How Price Transparency Could End Up Increasing Health-Care Costs

Cost/quality comparisons don't work in the same way for health care that they do for other big purchases.
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Getting your appendix out can cost between $2,000 and $180,000. Hip replacements run from $10,000 to more than $100,000. Hospitals, we have also learned, frequently mark up the price of cotton swabs and routine X-rays by 300 or 400 percent, with most patients oblivious to the reason their health care bills are so large.

As a response to the hidden variability in health care prices, an increasing number of states have passed price transparency legislation. Federal legislators have even introduced several bills into Congress to make health care prices more transparent. Expect more such bills to follow.

But will health care price transparency help reduce costs? Seems it would. But health-care can be a strange and unique sect of economics. Could price transparency backfire and cause spending to increase?

In the traditional consumer marketplace, price transparency is a powerful force in incentivizing producers to raise the quality and lower the price of their goods. When a consumer decides to purchase a flatscreen television, for example, she will be hesitant to buy an expensive model when a less expensive alternative exists that is just as good. As a consequence of such consumer scrutiny, the average price for a 32 inch LCD TV dropped from $1,566 in 2005 to under $400 today, at the same time as the quality of those products increased dramatically.

Expensive pain pills reduce pain better than the same pills listed at a lower price.

The same kind of consumer pressure rarely exerts a similar influence on the cost and quality of health-care goods. For starters, most patients have little inclination, or motivation, to shop for health-care bargains. Insurance companies pick up most of the tab for patients' health-care. A patient who pays a $150 co-pay for an MRI (like I do with my insurance) won't care whether the clinic she goes to charges the insurance company $400 or $800 for that MRI. The MRI is still going to cost the patient $150. Even patients responsible for 20 percent of the tab (a phenomenon called co-insurance) face a maximum bill of only $160 in this circumstance. That is not an inconsequential amount of money, but it is still not enough money to prompt most patients to shop around for less expensive alternatives, especially when most consumers don't realize that the price of such for services often varies significantly, with little discernible difference in quality.

To make matters worse, patients often don't shop for health care in the kind of rationally defensible way that economic theory expects them to. According to neoclassical economics, when making purchasing decisions consumers independently weigh the costs of services from the quality of those same services. If toaster A is more expensive than toaster B, the consumer won't buy A unless it is better than B in some way -- unless it is more durable or has better features -- and unless these improved features are worth the extra money.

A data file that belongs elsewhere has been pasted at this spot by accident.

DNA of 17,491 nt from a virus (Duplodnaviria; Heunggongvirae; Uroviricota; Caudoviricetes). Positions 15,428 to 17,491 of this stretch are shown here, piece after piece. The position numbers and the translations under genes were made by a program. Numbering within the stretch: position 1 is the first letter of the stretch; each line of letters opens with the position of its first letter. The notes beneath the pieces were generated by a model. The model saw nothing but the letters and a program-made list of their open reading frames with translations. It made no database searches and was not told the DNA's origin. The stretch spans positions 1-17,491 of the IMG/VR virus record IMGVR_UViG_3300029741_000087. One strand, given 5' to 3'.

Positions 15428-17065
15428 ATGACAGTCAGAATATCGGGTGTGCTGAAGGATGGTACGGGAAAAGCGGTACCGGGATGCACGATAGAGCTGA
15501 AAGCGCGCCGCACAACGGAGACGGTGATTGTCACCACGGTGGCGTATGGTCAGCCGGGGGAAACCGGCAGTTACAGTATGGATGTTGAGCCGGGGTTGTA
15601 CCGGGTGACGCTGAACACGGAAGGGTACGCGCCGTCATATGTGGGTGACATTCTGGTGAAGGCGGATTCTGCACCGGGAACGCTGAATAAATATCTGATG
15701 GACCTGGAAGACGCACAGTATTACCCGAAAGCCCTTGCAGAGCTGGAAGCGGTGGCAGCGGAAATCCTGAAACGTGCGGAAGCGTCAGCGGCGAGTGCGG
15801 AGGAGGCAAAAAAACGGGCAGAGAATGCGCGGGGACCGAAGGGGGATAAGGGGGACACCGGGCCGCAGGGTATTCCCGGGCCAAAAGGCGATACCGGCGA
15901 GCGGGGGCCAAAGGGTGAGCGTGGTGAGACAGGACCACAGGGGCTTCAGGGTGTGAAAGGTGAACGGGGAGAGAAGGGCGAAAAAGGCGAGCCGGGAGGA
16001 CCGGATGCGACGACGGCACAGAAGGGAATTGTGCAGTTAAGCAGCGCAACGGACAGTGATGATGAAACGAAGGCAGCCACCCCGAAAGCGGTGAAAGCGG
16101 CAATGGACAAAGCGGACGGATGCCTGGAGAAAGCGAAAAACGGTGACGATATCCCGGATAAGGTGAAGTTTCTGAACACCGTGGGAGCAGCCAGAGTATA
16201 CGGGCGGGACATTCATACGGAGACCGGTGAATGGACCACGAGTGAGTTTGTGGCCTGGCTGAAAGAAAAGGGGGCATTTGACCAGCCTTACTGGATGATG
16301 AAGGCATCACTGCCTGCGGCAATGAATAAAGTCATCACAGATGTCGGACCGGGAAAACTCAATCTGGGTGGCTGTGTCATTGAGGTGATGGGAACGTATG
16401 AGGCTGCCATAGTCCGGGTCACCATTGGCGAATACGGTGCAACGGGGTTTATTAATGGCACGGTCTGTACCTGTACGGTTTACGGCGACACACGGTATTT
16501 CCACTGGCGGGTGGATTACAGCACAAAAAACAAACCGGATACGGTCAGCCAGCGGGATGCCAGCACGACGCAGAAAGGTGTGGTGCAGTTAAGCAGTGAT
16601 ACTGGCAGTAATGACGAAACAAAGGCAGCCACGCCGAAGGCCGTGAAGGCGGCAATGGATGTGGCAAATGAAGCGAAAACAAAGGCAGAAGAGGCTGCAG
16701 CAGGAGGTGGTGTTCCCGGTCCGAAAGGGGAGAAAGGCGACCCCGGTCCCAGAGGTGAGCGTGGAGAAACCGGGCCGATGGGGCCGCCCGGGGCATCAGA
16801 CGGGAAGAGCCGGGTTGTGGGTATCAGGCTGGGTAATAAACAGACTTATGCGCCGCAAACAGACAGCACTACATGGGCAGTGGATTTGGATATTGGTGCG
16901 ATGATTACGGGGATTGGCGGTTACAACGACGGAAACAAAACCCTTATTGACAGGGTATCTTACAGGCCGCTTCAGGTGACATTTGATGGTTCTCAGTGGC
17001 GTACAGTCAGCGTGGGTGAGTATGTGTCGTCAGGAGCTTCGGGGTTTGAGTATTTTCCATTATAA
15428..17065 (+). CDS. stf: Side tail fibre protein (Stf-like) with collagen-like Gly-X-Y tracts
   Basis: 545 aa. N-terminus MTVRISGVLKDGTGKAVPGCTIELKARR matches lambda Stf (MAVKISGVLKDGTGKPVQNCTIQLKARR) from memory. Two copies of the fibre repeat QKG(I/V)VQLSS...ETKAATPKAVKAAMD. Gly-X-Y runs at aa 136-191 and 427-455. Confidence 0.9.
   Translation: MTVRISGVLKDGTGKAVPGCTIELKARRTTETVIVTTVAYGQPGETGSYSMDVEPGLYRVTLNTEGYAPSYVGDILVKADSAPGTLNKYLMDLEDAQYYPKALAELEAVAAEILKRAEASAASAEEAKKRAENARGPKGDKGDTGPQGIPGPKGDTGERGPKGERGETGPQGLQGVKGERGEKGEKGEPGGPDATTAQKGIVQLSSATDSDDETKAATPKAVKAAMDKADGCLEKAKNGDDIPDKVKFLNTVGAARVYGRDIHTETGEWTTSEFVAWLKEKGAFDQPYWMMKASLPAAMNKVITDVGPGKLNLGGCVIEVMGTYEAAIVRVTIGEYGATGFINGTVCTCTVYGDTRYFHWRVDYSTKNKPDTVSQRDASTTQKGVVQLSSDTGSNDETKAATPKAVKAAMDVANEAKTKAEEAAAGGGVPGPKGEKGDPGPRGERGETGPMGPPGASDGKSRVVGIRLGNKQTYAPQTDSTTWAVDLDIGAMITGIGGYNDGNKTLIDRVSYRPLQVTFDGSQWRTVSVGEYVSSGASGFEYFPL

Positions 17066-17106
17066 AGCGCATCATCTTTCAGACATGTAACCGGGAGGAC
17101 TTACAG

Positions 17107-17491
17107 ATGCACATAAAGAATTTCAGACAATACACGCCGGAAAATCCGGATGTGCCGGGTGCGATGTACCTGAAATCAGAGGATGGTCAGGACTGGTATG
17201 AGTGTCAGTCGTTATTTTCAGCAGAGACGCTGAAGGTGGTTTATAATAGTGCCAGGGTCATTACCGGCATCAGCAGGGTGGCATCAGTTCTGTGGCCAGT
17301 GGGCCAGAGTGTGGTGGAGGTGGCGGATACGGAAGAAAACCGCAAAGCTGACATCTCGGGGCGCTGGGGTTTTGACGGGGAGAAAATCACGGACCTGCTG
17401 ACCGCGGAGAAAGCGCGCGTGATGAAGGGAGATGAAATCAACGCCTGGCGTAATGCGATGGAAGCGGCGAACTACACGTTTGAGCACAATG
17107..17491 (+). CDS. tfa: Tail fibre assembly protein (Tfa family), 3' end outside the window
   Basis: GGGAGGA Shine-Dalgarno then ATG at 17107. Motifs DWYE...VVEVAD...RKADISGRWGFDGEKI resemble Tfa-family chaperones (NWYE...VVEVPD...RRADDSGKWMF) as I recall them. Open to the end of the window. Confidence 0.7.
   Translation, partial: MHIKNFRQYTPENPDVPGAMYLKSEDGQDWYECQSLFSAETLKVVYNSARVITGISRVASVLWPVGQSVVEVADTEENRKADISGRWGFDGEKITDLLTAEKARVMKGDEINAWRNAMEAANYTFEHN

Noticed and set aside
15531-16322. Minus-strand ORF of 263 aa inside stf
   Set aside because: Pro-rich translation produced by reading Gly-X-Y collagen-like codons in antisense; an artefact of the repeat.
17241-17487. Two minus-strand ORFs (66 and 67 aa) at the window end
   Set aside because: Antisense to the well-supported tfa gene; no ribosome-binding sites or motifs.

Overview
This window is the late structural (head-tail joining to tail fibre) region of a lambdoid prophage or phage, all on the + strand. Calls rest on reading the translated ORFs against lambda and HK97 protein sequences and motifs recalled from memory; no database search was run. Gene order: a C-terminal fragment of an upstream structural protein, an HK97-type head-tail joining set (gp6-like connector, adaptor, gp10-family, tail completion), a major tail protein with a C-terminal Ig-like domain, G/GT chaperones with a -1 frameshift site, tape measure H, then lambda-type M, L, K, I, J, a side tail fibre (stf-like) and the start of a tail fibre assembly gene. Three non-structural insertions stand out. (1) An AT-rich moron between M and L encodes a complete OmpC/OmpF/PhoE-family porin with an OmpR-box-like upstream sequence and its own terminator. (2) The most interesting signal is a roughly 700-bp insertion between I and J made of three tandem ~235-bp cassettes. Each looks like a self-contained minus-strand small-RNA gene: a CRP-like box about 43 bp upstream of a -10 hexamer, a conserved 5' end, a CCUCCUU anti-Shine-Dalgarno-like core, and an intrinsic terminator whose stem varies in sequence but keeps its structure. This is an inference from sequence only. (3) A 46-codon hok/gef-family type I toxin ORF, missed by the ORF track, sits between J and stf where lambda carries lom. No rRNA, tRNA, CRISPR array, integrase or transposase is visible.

Sometimes, however, cost and quality are not perceived by consumers as being independent attributes. Instead, people assume the cost of a good or service tells them something about its quality. For instance, blind taste tests have shown that consumers rate the flavor of a $100 bottle of wine as being superior to that of a $10 bottle of wine, even when researchers have given people the exact same wines to drink. Other studies show that expensive pain pills reduce pain better than the same pills listed at a lower price. Price, then, leads to a placebo effect.

Such a placebo effect is no major concern in the context of wine tasting and pain pills (even if it suggests that consumers could save themselves some money if they didn't hold this strange belief that higher cost means higher quality). But suppose your doctor asks you to get a spinal MRI to evaluate the cause of your back pain, and you decide to shop around for prices before getting the test. Would greater price transparency cause you to choose an MRI provider more rationally? Or would you instead mistakenly assume that higher price means higher quality? There is reason to worry that price transparency won't lead consumers to make savvy decisions. It is too difficult for people to know which health-care provider offers the highest quality care.

If patients are not going to make savvy use of price information to choose higher quality, lower cost health-care, some health-care providers, like doctors and hospitals, will probably respond to price transparency by raising their prices.

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Presented by

Peter Ubel

Peter A. Ubel, MD, is a physician and behavioral scientist at Duke University and the author of Critical Decisions: How You and Your Doctor Can Make the Right Medical Choice Together. He writes regularly at PeterUbel.com.

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